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Europe and Red Sea Security

Recent steps could prove useful for wider EU-GCC collaboration

Writer: Dr. Christian Koch*

The 27 EU member states are set to approve plans for a military mission to protect merchant shipping in the Red Sea when EU foreign ministers give their final seal of approval to the decision at a meeting in Brussels on February 19. Referred to as Operation Aspides, the mission involves deploying European warships and airborne early warning systems to protect cargo ships in the Red Sea, the Gulf of Aden, and surrounding waters.

The decision is a direct response to the increased attacks against commercial shipping by the Houthi group in Yemen. Since November 19, 2023, more than 30 ships have come under Houthi drone and missile strikes, as well as hijacking attempts in the area around the Bab el-Mandab. In response, the United States and the United Kingdom have launched multiple missile launches against the Houthi position in Yemen, prompting Houthi leader Abdul Malik al-Houthi to vow to continue with further escalated attacks.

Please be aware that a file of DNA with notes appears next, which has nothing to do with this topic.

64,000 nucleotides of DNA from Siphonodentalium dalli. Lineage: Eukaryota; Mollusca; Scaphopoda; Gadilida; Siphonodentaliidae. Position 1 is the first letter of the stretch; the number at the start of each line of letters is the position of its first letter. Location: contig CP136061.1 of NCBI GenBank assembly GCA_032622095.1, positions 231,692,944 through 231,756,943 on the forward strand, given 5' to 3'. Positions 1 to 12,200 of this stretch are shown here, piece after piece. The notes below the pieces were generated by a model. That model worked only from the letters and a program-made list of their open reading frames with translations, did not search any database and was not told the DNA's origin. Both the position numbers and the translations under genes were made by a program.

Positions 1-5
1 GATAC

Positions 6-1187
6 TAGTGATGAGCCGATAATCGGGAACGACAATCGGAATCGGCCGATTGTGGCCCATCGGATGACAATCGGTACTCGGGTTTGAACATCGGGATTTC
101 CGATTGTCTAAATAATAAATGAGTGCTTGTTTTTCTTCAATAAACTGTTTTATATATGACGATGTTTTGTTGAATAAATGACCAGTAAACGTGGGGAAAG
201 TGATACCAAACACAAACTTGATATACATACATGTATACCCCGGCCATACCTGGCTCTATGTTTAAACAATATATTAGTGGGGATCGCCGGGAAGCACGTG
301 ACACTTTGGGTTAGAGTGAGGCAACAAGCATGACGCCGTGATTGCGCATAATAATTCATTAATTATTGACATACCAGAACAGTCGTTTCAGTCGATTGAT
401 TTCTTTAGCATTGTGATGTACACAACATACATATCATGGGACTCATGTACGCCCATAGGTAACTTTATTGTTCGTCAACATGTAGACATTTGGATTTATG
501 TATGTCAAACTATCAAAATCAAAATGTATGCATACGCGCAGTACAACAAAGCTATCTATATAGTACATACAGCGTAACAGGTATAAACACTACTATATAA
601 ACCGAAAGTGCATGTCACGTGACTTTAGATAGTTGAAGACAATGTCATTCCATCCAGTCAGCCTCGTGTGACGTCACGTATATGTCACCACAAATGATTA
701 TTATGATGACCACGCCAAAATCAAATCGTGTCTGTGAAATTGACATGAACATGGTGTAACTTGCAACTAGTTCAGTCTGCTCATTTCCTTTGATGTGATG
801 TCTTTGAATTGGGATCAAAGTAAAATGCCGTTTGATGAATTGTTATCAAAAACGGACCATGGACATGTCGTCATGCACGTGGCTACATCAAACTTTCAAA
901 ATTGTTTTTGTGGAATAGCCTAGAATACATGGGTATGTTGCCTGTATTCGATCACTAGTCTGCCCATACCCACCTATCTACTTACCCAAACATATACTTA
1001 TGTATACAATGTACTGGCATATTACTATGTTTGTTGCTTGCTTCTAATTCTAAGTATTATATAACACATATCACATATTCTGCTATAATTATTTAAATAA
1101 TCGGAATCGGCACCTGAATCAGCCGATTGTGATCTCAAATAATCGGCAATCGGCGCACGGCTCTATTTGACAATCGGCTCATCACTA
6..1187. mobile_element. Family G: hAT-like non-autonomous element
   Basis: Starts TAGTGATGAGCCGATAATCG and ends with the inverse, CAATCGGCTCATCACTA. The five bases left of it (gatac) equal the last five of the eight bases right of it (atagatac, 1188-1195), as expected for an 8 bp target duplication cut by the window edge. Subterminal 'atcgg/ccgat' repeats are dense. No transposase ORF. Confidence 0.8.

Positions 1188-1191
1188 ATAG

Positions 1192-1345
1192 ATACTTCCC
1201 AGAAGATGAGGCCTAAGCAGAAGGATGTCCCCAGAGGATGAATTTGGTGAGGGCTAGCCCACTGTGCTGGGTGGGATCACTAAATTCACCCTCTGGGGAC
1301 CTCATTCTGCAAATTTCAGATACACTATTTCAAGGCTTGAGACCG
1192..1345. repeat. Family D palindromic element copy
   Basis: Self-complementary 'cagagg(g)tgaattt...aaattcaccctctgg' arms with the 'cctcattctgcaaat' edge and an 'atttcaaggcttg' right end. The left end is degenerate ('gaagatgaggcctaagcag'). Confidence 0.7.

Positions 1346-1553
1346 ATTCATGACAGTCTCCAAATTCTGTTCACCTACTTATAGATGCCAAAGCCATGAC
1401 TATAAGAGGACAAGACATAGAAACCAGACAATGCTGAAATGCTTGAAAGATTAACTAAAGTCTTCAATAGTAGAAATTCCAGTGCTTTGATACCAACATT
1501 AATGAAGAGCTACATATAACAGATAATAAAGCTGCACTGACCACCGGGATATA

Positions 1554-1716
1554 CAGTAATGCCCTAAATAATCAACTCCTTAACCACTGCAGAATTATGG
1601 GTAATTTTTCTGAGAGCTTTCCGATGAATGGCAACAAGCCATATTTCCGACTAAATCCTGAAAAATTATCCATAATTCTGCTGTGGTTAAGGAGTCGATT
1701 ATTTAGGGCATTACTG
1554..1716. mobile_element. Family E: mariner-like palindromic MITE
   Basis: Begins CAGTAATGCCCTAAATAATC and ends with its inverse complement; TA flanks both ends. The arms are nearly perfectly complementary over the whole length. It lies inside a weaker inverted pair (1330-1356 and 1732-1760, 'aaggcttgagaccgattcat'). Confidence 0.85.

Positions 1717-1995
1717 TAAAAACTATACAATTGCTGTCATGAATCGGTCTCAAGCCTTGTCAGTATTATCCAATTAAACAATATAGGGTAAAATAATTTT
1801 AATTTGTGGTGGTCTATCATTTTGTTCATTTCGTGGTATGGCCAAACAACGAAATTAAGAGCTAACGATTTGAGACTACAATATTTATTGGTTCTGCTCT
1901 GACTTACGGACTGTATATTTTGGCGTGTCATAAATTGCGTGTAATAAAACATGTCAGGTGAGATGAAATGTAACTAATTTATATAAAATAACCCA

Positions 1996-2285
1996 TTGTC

Maritime security has become a priority item for the European Union. In addition to the Northwest Indian Ocean already being identified as an area of strategic interest by Brussels, Europe has now also classified the Red Sea as being of critical concern after the recent heightened tension there. In the wake of Russia’s invasion of Ukraine, Europe is also eager to widen its energy relationships with the Gulf region which necessitates the safety of maritime passages, especially as 40% of the EU’s trade with the Middle East and Asia passes through the Red Sea.

Operation Aspides follows numerous other naval missions that Europe already has in place in waters surrounding the Arabian Peninsula. Operation Atalanta was launched in 2008 to prevent and combat acts of piracy in the Indian Ocean. It is the first naval operation that the EU launched, and it cooperates with the multinational Combined Task Force 151 of the US-led Combined Maritime Forces (CMF) and NATO's anti-piracy Operation Ocean Shield. In December 2022, the mandate for Atalanta was extended for another 2 years until the end of 2024.